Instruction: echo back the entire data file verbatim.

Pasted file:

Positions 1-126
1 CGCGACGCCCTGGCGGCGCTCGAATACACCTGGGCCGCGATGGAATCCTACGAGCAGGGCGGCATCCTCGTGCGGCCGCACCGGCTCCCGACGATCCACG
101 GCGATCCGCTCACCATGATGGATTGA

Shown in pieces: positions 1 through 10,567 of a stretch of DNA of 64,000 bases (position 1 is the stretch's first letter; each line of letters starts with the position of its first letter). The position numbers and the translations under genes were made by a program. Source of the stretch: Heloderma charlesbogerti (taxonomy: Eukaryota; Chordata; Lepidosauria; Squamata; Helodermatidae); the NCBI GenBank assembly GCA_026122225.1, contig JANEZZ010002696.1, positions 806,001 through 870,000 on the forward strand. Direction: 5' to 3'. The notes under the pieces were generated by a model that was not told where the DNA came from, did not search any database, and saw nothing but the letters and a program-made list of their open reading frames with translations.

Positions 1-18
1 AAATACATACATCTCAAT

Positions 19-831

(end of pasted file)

Positions 1-126
1 CGCGACGCCCTGGCGGCGCTCGAATACACCTGGGCCGCGATGGAATCCTACGAGCAGGGCGGCATCCTCGTGCGGCCGCACCGGCTCCCGACGATCCACG
101 GCGATCCGCTCACCATGATGGATTGA

Shown in pieces: positions 1 through 10,567 of a stretch of DNA of 64,000 bases (position 1 is the stretch's first letter; each line of letters starts with the position of its first letter). The position numbers and the translations under genes were made by a program. Source of the stretch: Heloderma charlesbogerti (taxonomy: Eukaryota; Chordata; Lepidosauria; Squamata; Helodermatidae); the NCBI GenBank assembly GCA_026122225.1, contig JANEZZ010002696.1, positions 806,001 through 870,000 on the forward strand. Direction: 5' to 3'. The notes under the pieces were generated by a model that was not told where the DNA came from, did not search any database, and saw nothing but the letters and a program-made list of their open reading frames with translations.

Positions 1-18
1 AAATACATACATCTCAAT

Positions 19-831